00:35:00 – Boxee 1.5 nears release, will be final desktop version
00:36:45 – Roku brings v3.1 software update to first-gen boxes, Amazon Instant Video channel gets refaced
00:38:00 – WD TV Live, Live Hub get an official iOS remote app, Vudu streaming and more
00:40:45 – Logitech Harmony Link app gets customization-focused iPhone, Android update
00:41:30 – Control4 MyHome app takes up residence on Android while Android@Home is out of town
00:42:33 – Are You Watching This?! sports tracker for Android adds remote control for DirecTV, TiVo, Google TV
00:47:25 – Sony divisions to elope in Vegas, celebrate the marriage of Television and Internet at CES 2012
00:48:57 – LG’s Magic Remote enables voice control for its smart TVs
00:52:30 – LG’s 55-inch ‘world’s largest’ OLED HDTV panel is official, coming to CES 2012
00:54:13 – Sony sells its stake in Samsung LCD team-up for 9 million
00:55:15 – Samsung releases CES 2012 teaser, hints at upcoming Smart TV products (video)
00:57:42 – Engadget Primed: ports, connectors and the future of your TV’s backside
00:59:50 – Must See HDTV (December 26th – January 1st)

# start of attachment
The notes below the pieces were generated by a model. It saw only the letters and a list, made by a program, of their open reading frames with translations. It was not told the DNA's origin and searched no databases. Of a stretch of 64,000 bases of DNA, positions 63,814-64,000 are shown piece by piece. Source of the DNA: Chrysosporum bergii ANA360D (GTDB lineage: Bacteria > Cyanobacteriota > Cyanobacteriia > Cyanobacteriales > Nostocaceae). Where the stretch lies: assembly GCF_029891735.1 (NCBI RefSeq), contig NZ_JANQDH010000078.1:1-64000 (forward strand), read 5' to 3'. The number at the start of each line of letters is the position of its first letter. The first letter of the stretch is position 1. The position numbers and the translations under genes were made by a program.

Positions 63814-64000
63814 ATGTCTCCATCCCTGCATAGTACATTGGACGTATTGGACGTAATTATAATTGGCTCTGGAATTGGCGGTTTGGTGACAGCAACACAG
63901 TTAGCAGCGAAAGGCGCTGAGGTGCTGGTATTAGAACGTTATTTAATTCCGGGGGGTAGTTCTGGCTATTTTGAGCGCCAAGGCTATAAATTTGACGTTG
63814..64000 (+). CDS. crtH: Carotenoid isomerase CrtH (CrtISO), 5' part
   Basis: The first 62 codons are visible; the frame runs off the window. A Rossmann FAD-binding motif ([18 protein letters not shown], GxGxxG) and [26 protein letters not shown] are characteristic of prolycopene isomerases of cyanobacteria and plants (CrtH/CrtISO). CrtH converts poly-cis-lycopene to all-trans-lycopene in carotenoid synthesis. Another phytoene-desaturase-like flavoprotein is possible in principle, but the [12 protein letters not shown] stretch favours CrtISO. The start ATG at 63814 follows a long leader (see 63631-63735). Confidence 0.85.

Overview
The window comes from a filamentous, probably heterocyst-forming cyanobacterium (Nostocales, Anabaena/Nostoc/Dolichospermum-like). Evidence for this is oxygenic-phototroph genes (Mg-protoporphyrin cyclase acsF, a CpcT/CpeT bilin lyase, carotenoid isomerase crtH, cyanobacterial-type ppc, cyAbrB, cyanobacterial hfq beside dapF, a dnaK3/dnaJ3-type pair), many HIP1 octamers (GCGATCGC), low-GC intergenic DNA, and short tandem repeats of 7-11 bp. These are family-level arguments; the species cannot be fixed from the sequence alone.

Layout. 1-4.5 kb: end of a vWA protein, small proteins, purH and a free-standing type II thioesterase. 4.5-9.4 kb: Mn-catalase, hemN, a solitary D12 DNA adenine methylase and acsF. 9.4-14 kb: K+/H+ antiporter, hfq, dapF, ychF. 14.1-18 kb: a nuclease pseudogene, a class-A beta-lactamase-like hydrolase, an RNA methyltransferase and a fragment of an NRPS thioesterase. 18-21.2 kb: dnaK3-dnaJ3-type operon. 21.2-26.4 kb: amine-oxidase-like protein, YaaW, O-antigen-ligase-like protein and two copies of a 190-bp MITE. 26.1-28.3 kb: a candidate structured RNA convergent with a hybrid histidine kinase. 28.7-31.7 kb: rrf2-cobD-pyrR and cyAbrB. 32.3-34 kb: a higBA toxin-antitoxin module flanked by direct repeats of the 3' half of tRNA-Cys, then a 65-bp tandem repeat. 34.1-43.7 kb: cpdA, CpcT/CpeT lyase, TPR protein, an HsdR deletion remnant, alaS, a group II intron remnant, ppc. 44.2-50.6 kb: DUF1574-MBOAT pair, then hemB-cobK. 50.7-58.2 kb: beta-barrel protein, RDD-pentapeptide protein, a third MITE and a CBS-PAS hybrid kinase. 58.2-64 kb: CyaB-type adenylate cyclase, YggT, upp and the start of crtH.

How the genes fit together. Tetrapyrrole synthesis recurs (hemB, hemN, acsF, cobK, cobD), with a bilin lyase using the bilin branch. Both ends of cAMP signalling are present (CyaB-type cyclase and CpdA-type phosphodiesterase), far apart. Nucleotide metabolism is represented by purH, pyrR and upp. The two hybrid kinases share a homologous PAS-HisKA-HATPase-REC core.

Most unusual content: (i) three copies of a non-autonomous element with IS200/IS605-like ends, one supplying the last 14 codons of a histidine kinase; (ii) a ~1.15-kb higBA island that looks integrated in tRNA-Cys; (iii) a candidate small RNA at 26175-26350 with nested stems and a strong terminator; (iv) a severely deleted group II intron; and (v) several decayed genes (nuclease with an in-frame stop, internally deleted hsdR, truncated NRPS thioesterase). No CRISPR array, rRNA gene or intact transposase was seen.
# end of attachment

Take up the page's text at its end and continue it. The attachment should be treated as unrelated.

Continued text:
After a quickie Blu-ray dropped in the fall sans-extras, Transformers: Dark of the Moon is getting a full fledged release January 31st complete with 3D and four hours of bonus features. There’s actually two versions coming, first up is the .99 four disc Ultimate Edition with a 2D copy on one disc, a Blu-ray full of extras, a Blu-ray 3D copy, and a DVD with the film in standard def plus iTunes / Windows Media Player compatible digital copies. Even though it’s coming with that old school digital copy disc, this flick will also be Ultraviolet ready, so if you’re packing the correct assortment of logins and software it can be downloaded or streamed on other devices. The other release is a seven-disc Limited Collector’s Edition Blu-ray Trilogy set that dedicates two discs each to the first two movies, and three for DotM as well as a signed plaque from the director. We may have to wait to see Martin Scorsese’s Hugo to see a Blu-ray 3D release to watch a good movie on the format, but the extensive work done in creating Transformer’s visual effects should definitely hold over AV junkies until Avatar gets a wide release. Check out the press release with a full list of extras and a picture of the LCE after the break.
It’s Monday, and almost as regular an occurrence as the day itself, we’re here to help by letting you listen into the recording booth when the Engadget HD podcast goes to mp3 at 5:30PM. Please be a part of it by reviewing the list of topics after the break, then participating in the live chat as you listen in.